By Marisol Jimenez McGee, El Pueblo
As a newly elected NC General Assembly prepares to delve into another year of politics and policymaking, there is no question that the immigration issue will be on many legislators’ agendas. To be sure, political players on all sides of the debate will be vying to gain some traction for their particular policy perspective.
Immigration “restrictionists” will suggest state and local solutions that focus on eliminating undocumented immigrants’ access to every social safety net service that exists. They will offer their “theory of attrition” which proposes that undocumented immigrants and their families will not be able to survive in our communities if they are forced to live in fear of local law enforcement, without access to healthcare, and without civil rights protections. They will suggest that imposing such a level of societal isolation and suffering will push undocumented immigrants and their families to “go away.”
Restrictionists will also ask us to accept the civil rights violations forced upon legal immigrants and U.S. citizens who fit the “profile” of an undocumented immigrant as an unfortunate but necessary consequence. They will even suggest that we should consider eliminating birthright citizenship in order to mitigate the uncomfortable complication of punishing U.S.-born children of undocumented immigrants.
Restrictionists will also point to individuals who have committed heinous crimes and attempt to convince North Carolina that these people are representative of millions of people. They will point at newly-arrived immigrants and question their desire to live here because they have not managed to master the English-language upon arrival. They will pull out arguments that are as old as this country’s long, immigrant history and warn that our country is not strong enough to integrate so many newcomers. They will tap into our fear, our anger, and our differences in order to advance this agenda.
In contrast to restrictionist approach, we in the immigrant advocacy community will argue that the immigration issue requires federal solutions that recognize the long overdue need for comprehensive immigration reform. We will seek to draw connections between the lack of societal accountability by transnational corporations, the consequences of cheaper goods produced by cheaper labor, and the forces driving the global migration of people.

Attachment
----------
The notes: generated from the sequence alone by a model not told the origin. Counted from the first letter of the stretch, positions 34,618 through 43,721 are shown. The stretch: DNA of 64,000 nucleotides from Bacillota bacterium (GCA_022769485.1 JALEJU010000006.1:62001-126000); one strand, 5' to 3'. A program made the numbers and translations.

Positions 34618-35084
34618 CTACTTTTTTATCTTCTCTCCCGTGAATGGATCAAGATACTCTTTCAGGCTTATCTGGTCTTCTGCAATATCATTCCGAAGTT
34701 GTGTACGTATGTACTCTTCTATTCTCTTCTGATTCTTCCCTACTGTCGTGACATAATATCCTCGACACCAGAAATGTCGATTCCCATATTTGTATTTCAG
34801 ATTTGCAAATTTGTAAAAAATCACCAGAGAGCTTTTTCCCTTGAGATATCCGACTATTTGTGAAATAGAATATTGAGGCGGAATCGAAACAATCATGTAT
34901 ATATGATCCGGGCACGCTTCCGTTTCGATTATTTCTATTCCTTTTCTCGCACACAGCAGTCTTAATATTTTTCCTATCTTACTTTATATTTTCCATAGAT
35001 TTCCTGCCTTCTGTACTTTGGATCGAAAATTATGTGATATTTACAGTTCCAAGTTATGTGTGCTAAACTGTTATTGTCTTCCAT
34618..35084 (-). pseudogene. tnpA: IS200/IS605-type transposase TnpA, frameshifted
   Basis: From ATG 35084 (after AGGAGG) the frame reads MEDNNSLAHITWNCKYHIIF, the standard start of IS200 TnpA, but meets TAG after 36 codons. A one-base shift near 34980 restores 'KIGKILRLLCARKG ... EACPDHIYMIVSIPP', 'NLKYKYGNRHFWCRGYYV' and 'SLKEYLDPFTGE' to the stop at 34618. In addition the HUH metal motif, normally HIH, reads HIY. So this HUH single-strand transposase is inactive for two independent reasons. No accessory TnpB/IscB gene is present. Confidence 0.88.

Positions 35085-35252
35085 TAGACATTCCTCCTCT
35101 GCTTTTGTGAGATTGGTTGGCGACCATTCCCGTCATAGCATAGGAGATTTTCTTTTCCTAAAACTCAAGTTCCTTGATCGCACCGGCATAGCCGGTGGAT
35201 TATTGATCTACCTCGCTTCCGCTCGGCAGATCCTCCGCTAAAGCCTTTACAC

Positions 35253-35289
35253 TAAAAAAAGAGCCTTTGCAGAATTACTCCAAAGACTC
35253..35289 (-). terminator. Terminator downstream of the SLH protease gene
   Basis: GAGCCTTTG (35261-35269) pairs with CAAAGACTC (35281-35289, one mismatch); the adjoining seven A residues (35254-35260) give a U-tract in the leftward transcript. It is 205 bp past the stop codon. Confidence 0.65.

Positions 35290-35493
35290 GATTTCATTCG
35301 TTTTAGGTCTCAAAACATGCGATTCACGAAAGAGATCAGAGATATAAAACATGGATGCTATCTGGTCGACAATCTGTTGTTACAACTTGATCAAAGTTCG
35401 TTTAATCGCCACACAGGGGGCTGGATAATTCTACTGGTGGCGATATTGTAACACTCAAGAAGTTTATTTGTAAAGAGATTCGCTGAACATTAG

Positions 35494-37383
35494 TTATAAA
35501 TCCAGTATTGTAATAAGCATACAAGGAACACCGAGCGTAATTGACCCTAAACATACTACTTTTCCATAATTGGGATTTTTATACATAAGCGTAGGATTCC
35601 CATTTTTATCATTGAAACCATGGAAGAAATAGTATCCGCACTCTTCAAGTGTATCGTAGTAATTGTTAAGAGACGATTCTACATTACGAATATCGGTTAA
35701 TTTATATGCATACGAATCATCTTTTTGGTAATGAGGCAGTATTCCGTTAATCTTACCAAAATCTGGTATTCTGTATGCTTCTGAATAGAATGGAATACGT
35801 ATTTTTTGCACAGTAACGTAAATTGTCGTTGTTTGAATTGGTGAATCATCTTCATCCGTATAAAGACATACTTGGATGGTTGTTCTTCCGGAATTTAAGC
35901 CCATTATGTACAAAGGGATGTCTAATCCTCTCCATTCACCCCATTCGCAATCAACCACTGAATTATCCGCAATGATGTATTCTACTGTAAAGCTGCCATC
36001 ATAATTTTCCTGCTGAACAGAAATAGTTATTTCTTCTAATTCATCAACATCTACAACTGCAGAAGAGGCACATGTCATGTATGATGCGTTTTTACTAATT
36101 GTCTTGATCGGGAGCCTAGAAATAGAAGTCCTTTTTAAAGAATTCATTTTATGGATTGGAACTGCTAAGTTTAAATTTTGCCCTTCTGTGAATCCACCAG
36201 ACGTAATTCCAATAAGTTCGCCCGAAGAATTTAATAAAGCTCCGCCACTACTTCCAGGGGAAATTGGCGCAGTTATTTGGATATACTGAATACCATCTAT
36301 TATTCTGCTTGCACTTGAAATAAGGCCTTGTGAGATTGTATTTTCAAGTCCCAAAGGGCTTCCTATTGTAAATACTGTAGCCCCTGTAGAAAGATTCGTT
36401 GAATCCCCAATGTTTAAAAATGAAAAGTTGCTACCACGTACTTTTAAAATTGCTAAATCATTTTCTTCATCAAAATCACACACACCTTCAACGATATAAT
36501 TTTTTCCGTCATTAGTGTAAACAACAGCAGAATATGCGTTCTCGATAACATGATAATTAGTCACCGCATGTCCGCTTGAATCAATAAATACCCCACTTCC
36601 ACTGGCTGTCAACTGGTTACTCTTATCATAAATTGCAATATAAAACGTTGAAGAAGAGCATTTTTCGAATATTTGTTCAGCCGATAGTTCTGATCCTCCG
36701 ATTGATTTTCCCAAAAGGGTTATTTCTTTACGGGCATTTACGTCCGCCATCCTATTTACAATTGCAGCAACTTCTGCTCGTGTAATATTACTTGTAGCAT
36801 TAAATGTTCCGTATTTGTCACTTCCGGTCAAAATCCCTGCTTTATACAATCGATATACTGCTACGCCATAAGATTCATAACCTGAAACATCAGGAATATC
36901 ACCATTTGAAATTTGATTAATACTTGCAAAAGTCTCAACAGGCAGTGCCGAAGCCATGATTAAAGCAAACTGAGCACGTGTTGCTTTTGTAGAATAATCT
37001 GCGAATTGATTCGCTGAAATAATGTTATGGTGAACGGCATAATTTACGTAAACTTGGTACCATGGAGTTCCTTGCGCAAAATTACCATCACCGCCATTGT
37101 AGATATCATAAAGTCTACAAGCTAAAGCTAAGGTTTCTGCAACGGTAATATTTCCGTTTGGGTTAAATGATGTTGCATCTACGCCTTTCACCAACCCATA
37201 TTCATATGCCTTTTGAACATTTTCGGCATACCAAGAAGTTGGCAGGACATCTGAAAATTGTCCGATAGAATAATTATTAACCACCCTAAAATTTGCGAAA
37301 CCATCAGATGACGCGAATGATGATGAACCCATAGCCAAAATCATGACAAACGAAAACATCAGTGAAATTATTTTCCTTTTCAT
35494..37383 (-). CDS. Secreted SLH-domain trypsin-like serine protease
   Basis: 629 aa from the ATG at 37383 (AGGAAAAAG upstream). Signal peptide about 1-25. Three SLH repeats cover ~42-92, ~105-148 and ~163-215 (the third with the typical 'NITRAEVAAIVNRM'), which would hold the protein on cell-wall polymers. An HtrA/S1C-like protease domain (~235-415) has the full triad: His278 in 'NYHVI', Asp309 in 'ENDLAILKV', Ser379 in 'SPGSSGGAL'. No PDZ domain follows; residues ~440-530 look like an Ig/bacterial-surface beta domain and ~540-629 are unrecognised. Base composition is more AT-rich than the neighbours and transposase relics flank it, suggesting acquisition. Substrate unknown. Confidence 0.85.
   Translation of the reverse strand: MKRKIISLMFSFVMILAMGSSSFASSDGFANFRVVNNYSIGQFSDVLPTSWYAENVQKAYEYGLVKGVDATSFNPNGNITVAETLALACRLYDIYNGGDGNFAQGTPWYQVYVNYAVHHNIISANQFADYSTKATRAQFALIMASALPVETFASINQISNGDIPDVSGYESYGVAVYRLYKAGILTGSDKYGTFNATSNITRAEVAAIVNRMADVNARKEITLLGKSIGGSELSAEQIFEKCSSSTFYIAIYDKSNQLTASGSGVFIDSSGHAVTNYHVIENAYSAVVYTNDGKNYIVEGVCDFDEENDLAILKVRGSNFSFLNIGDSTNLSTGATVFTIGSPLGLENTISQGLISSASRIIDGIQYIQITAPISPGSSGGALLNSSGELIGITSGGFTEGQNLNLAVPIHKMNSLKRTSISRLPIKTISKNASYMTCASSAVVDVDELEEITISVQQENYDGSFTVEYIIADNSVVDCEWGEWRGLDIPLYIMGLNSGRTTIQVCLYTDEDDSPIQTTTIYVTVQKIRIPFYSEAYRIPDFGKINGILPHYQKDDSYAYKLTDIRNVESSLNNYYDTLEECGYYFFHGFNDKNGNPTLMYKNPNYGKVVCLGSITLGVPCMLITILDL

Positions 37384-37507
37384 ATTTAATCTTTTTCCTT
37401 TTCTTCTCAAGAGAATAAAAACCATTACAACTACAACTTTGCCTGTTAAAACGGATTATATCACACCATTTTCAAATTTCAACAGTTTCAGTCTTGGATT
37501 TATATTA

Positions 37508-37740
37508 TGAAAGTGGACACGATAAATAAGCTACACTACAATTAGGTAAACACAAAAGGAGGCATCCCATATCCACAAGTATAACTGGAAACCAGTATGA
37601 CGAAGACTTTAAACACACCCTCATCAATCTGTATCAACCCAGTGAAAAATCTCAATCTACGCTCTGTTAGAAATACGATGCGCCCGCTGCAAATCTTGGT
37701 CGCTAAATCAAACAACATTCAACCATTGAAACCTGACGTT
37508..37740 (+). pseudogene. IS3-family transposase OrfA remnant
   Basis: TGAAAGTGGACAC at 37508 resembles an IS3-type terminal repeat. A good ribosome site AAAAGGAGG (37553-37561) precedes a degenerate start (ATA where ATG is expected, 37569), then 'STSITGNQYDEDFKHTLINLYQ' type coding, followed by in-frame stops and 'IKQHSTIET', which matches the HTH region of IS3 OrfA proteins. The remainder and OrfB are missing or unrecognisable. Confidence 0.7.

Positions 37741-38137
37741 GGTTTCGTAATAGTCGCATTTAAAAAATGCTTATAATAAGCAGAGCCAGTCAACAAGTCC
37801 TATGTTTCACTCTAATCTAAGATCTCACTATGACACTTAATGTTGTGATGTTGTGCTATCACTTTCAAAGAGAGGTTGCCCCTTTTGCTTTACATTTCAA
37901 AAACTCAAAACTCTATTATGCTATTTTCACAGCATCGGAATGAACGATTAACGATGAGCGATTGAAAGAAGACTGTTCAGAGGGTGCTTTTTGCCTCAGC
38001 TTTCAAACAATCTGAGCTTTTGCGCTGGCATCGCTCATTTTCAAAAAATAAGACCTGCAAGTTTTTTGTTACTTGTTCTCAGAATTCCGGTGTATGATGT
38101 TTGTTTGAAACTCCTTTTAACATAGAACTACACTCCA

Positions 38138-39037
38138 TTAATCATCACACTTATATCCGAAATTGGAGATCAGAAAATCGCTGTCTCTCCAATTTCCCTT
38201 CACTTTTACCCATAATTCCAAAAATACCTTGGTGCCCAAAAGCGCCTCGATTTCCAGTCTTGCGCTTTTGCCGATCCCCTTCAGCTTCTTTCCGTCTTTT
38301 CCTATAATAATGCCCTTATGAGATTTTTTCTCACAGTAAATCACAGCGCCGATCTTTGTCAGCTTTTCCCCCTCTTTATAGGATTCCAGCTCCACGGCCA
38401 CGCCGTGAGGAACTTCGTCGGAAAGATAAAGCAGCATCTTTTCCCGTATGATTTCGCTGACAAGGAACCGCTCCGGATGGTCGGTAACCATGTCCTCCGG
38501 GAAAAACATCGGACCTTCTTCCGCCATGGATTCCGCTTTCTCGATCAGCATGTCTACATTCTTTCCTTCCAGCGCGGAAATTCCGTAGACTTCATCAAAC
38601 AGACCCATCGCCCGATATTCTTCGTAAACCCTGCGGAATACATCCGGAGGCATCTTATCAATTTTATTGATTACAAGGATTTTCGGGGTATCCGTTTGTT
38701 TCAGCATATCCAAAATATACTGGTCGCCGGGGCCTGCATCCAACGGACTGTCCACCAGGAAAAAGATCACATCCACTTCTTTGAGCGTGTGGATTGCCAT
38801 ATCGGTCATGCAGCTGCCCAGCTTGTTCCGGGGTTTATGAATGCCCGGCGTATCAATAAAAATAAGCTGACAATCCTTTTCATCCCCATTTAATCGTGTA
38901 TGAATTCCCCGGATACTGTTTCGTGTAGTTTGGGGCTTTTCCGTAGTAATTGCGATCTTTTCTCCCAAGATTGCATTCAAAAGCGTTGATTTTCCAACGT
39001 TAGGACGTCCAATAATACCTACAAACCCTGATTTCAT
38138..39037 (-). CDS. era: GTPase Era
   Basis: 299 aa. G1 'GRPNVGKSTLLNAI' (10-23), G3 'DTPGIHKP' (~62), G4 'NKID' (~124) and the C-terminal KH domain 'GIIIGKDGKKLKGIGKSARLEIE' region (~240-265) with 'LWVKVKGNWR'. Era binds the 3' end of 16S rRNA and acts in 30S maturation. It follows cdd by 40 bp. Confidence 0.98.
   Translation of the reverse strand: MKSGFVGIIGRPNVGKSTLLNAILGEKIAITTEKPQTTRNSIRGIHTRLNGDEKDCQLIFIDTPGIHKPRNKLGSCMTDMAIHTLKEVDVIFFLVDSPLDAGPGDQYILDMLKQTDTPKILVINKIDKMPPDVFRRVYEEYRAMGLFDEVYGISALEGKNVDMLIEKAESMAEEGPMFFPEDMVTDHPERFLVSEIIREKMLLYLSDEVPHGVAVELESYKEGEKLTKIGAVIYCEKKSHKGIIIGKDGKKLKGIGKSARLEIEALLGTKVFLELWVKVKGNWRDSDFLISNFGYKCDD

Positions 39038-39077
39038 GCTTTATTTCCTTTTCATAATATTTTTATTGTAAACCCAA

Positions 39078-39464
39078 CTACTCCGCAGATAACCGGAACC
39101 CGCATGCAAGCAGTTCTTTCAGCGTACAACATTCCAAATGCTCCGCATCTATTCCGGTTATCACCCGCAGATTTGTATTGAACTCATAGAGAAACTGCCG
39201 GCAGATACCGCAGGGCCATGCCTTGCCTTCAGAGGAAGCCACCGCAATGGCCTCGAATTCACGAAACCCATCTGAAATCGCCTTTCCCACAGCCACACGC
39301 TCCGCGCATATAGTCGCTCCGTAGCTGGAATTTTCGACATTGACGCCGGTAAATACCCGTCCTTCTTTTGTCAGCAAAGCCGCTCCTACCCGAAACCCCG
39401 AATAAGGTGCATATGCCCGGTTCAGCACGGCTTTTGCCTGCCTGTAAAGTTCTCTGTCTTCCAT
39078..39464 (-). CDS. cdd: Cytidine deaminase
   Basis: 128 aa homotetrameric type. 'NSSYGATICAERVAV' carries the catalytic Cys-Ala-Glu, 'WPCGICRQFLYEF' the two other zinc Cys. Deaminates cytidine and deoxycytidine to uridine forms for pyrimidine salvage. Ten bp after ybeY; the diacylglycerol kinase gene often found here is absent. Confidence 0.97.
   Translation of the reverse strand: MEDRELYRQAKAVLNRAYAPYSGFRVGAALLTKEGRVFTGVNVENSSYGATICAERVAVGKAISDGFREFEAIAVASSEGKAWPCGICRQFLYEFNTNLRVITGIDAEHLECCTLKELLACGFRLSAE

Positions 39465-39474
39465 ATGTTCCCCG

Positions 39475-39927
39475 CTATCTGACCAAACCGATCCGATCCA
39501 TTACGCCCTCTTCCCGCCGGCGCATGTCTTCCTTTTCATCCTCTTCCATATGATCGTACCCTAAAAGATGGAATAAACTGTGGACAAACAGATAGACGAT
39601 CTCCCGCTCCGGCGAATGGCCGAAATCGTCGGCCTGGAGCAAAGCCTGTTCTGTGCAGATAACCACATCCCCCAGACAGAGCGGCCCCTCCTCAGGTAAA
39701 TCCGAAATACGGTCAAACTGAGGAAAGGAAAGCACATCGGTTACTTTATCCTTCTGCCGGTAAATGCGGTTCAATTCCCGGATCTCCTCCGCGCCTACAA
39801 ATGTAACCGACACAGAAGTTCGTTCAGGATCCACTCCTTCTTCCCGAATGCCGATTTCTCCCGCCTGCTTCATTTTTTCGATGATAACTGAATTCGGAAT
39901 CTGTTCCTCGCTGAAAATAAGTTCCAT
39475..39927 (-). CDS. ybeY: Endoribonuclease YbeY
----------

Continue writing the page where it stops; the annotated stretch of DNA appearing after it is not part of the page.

We will also argue that targeting immigrants through punitive state legislation will only divert scarce resources from our local communities towards a national, and even international, problem. We will point out that undocumented immigrants do not live in a societal vacuum and that we will all face the ramifications of their inability to report crimes, drive safely, vaccinate their children, integrate into communities, and fully contribute all that they have to offer. We will suggest the possibility that our immigrant communities share a common frustration with our broken immigration system and are just as interested and invested in strengthening our neighborhoods, schools, and communities.
We will propose that millions of immigrants cannot and should not be defined by the actions of any one individual. We will raise up examples of first generation immigrant children who have become fully bilingual and bicultural North Carolinians. We will look to our history as a nation of immigrants as a beacon of just how much our country has benefited and will continue to benefit from the integration of immigrant communities. We will call on North Carolina’s and this country’s humanitarianism, compassion, and empathy in order to advance our agenda.
Our legislators will be asked to make some difficult decisions this year. Without a doubt, they and the rest of North Carolina will hear from both sides on this hugely polarized issue. In the midst of what has proven to be a political flashpoint, perhaps we will all take a moment to consider the radical notion that it may not be about immigration at all… that it may be about people, families, and our character as a state.
Marisol Jimenez McGee is Advocacy Director for El Pueblo, a nonprofit statewide advocacy and public policy organization dedicated to strengthening the Latino community.